After trading away the club’s star player (Matt Holliday) and losing the best closer (Brian Fuentes) in team history over the offseason, it’s easy to assume that trading Atkins, arguably one of the team’s most talented players, means throwing away the season for the Rockies.
And although I’m not one of the rare few who support the front office’s plan of building from within and starting over once those players become too good and too expensive, I think that trading Atkins could bring some positives to the team.
Without a doubt, pitching has been the Rockies’ biggest struggle for as long as I can remember. With Jeff Francis missing all of 2009, this year is no different.
Even without Holliday and Willy Tavares, the outfield is stacked. Brad Hawpe and Ryan Spilborghs will be starters, while prospect Dexter Fowler is trying to prove that he’s also big-league ready. Seth Smith, Matt Murton, Scott Podsednik, Carlos Gonzalez and even Ian Stewart and Jeff Baker are also viable options.
In 2008, the Rockies used more second baseman than I can count on one of my hands. Despite the fact that none of them have stepped into the shoes that Kaz Matsui left in 2007, there is depth at the position.
Troy Tulowitzki is a lock at short stop, and many of the second baseman can shift to play either middle infield position when he needs rest.
Todd Helton will get the first look at first base, but with his unstable lower back, it is uncertain how much or how often he will play in 2009. Behind him, the Rockies could use Joe Koshansky as the primary starter.
Baker, a very versatile player, has experience at first base, while Christian Colonel, who is having a very impressive spring, will be waiting in the minors.
Chris Iannetta has more than earned the starting catching role, and although Yorvit Torrealba wants out of his contract with Colorado, teams aren’t showing interest in paying his remaining salary, meaning the Rockies will have a veteran catcher with plenty of experience coming off the bench.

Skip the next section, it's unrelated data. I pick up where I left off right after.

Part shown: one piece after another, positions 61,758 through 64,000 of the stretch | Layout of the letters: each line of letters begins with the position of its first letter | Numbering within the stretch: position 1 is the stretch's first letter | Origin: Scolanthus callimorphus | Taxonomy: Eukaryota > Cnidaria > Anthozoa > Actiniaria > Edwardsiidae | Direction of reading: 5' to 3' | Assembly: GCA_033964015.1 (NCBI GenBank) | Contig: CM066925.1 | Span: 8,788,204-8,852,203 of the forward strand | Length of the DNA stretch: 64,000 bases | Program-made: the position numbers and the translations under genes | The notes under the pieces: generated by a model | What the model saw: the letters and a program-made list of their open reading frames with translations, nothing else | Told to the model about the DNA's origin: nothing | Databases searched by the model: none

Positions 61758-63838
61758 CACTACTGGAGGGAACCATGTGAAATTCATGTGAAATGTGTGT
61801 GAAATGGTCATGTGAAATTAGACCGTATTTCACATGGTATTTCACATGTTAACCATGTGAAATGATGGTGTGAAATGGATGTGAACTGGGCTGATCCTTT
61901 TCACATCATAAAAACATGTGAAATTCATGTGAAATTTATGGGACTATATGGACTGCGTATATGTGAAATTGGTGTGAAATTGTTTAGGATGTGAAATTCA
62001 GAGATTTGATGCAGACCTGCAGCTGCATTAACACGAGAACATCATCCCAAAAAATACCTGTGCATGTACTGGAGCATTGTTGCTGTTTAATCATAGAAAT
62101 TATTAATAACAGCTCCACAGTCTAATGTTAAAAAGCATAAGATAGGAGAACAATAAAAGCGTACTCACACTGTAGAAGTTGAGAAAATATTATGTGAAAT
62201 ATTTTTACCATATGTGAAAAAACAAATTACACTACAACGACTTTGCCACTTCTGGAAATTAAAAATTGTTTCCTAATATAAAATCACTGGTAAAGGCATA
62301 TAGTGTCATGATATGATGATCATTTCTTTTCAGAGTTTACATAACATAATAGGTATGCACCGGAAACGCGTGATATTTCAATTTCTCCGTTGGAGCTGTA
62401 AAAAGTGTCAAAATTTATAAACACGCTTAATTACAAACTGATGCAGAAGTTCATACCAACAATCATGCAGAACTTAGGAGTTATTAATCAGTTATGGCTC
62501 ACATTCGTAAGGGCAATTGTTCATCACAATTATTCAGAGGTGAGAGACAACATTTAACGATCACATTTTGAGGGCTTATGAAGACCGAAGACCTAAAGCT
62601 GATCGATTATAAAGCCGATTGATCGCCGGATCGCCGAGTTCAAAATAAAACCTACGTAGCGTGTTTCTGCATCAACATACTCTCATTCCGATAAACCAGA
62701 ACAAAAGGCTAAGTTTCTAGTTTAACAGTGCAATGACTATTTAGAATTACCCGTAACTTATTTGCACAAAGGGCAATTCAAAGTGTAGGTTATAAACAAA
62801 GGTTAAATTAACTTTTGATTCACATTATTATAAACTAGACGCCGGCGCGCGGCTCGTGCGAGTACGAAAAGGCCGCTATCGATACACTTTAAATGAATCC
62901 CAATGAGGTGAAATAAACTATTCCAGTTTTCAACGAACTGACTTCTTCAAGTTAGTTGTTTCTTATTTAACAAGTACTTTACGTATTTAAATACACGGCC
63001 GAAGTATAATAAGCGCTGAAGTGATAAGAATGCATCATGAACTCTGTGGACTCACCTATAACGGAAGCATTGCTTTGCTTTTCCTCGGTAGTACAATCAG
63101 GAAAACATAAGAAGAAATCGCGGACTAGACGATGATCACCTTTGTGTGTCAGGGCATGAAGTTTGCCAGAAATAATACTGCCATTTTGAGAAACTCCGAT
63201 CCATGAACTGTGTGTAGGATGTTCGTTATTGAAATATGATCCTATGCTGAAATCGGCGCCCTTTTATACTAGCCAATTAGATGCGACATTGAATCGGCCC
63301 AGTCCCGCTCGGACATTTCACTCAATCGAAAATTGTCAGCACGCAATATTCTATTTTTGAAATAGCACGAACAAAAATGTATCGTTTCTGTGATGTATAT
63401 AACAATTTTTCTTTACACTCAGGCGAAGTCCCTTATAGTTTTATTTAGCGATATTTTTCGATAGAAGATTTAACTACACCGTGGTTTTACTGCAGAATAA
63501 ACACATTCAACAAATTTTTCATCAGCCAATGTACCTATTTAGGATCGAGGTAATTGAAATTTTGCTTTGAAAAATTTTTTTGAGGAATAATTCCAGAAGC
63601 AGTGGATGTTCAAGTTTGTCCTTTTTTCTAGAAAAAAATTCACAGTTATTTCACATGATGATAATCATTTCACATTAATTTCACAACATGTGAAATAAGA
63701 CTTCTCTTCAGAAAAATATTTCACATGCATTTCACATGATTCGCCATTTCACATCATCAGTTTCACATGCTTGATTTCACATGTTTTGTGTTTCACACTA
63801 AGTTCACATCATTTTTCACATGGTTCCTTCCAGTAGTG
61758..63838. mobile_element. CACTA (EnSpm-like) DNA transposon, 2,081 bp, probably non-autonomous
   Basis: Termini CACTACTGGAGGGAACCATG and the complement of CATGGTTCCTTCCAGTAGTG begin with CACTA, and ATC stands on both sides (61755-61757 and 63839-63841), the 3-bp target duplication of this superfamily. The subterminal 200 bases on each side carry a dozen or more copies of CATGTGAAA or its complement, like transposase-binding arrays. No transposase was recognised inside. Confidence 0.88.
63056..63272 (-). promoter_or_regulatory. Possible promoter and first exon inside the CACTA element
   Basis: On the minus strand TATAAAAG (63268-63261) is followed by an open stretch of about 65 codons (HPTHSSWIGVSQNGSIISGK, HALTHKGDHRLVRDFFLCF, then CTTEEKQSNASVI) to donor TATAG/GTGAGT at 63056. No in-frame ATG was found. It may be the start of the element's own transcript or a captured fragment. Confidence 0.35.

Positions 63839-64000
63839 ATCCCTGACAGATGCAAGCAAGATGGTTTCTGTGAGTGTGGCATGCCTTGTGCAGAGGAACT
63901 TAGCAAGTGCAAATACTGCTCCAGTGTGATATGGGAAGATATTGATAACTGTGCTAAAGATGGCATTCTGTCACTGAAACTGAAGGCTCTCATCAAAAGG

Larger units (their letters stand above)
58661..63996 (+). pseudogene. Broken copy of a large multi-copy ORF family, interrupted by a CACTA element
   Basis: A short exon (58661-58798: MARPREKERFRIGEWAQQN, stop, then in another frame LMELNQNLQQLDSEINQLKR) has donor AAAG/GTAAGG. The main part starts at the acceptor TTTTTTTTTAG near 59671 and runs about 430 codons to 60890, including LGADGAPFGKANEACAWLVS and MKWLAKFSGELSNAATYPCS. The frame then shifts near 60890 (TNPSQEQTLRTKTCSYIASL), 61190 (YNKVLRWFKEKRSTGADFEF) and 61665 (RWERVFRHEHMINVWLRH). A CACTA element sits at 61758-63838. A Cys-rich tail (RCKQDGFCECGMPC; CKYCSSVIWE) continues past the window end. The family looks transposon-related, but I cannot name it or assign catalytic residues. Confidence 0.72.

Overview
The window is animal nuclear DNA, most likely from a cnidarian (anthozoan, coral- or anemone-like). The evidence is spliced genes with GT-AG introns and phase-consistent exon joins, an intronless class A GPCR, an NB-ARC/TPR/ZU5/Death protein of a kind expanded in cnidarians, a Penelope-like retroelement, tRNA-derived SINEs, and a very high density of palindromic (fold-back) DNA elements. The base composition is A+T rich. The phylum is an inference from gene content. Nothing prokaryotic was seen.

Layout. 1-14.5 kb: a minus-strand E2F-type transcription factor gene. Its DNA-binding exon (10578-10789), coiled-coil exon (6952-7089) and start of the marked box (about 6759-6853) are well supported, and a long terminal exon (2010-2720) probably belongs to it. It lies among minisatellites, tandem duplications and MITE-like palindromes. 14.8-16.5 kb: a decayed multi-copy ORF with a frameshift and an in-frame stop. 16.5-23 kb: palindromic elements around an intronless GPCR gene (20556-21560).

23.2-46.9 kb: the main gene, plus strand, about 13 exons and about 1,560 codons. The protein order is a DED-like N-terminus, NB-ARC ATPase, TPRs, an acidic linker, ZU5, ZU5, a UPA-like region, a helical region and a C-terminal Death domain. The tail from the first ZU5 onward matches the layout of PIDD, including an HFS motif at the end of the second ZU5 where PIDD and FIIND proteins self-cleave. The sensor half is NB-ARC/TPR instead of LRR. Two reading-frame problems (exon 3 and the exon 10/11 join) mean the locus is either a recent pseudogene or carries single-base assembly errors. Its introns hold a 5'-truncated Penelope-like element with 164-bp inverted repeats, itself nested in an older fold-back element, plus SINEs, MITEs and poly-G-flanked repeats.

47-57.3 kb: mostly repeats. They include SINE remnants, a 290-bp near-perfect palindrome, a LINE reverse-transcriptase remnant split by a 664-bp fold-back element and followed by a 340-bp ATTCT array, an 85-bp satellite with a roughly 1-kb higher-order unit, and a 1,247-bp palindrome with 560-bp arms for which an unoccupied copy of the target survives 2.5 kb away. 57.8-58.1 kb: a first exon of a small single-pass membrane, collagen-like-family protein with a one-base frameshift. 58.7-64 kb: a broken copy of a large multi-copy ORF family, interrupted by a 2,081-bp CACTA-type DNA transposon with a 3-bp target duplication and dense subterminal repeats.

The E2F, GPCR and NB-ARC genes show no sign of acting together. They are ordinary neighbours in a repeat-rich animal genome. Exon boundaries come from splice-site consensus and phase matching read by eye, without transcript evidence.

That brings us to Garrett Atkins and third base.
Don’t get me wrong, Atkins is a proven player with a lot of talent. His career batting average is right around .300, he has plenty of power and his defense is on the rise.
It may seem foolish to trade a star, but that’s what makes this idea work. Stars draw interest.
Stewart has proven that he is more than ready to start for the Rockies this year. He greatly improved towards the end of 2008 and has been playing solid all spring. Not to mention that his defense would be a step up, and that he is still just 23 years old and still improving.
The Rockies need to get him in the lineup.
Atkins will most likely be gone after this season with his contract ending, so it would be ideal to get some value for him.
It doesn’t matter how we get it, but the fact is, the Rockies need starting pitching.
As shown, there is quality depth at nearly every position, which should draw interest. Many of these players are ready for the big leagues, there’s just no room for them.
Who knows, there might not be teams that are willing to give up their top arms, but it doesn’t hurt to at least give it a shot and see what’s out there. There are several teams that are in need of a third baseman.
The Rockies have plenty of talent to replace Atkins. Losing him and gaining solid starting pitching will only improve the team.